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Monday, March 5, 2012

New Jersey White Boy's Rap of the Week: Section.80 by Kendrick Lamar

Kendrick Lamar is going to be the greatest rapper of all time. Jay-Z; fuck that. Tupac; fuck that. Biggie; fuck that. Nas; fuck that. Kanye; fuck that. And double fuck Lil Wayne in the ear. There, I said it. And you know what? I’m right.

Kendrick Lamar is the biggest rapper right now, amongst anyone who truly cares about hip-hop. He came onto the scene in 2003 at the age of 16 (he’s currently 24), and has garnered a larger and larger following since then. His first major break came late in 2010, when Dr. Dre and Snoop Dogg (yes, that Dr. Dre and Snoop Dogg) heard the song “Ignorance is Bliss” and decided to work with him. This led those two to crown Mr. Lamar as the “New King of the West Coast”, but I think he’s going to be considered the king of the rap game pretty soon.

Last year he released his first official album Section.80 to much critical acclaim, and it made many best of lists, even on websites that have a review a variety of genres, and his next album will not only be just as good, but hopefully reach everyone who even casually listens to hip-hop.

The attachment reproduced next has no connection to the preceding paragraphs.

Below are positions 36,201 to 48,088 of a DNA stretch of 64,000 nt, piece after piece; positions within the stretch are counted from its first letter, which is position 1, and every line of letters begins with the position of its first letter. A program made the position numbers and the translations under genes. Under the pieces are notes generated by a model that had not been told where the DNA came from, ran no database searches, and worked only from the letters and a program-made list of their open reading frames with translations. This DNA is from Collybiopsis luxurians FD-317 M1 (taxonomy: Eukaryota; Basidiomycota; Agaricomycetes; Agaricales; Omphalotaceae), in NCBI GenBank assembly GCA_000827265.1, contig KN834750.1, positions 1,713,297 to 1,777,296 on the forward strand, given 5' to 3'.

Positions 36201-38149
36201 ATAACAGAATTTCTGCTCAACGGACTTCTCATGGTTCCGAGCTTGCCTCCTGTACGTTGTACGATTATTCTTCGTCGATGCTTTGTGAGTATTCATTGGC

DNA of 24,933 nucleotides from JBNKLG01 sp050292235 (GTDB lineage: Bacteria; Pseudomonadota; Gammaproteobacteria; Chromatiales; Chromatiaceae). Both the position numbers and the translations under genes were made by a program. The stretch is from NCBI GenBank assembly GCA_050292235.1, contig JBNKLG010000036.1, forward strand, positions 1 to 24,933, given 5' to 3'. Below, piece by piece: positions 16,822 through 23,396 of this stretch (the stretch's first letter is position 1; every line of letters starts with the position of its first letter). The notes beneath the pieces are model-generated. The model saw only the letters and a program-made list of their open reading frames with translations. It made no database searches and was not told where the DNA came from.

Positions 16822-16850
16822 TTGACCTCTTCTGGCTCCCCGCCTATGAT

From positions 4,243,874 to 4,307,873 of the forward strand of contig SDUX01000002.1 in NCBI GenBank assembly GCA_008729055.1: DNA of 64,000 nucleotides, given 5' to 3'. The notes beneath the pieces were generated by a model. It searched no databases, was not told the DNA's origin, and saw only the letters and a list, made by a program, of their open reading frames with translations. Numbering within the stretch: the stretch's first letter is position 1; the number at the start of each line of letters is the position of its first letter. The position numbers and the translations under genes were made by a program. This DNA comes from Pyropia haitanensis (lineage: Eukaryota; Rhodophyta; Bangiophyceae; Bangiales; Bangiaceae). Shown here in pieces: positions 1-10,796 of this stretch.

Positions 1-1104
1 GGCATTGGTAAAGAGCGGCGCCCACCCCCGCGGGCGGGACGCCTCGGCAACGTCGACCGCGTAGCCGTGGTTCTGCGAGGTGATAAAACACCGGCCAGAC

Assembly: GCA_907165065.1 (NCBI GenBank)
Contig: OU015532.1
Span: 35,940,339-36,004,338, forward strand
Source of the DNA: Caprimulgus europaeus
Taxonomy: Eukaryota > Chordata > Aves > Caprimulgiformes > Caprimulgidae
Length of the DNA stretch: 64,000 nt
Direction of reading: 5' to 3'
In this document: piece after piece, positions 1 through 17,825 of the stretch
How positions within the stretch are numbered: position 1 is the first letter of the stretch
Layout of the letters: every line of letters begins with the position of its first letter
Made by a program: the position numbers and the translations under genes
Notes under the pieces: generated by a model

Most rappers excel at one aspect of rap – they have an amazing flow, they have deep and complex lyrics, or they have a certain intangible “realness” to them. Kendrick has all three. He has a ridiculous flow, as exampled by the track “Rigamortus” where he doesn’t breath once during either of his verses. The lyrical content is prevalent throughout all of his songs, with a sharp critique of both society and the excess bread by the Ronald Regan era (which is where he gets the title Section.80). He also has an amazing rhyming and wordplay ability that rivals the best of them, and relies heavily on literary devices usually only reserved for poetry. The most amazing example in any genre of music are the lines off of “Hol’ Up” - “Wicked as 80 reverends/In a pool of fire with devils holding hands/from a distance, don’t know which one is a Christian, damn”. Damn indeed, Mr. Lamar. Damn indeed. And then the “realness”. While people will define realness a variety of ways, Kendrick Lamar fits most of them. As an A student of the historically rough city of Compton, he’s able to mix a positive message of getting out of gang life and bettering yourself with true-life examples. These examples are given with a critical and realistic eye towards the activities he depicts, specifically the depressing “Keisha’s Song”.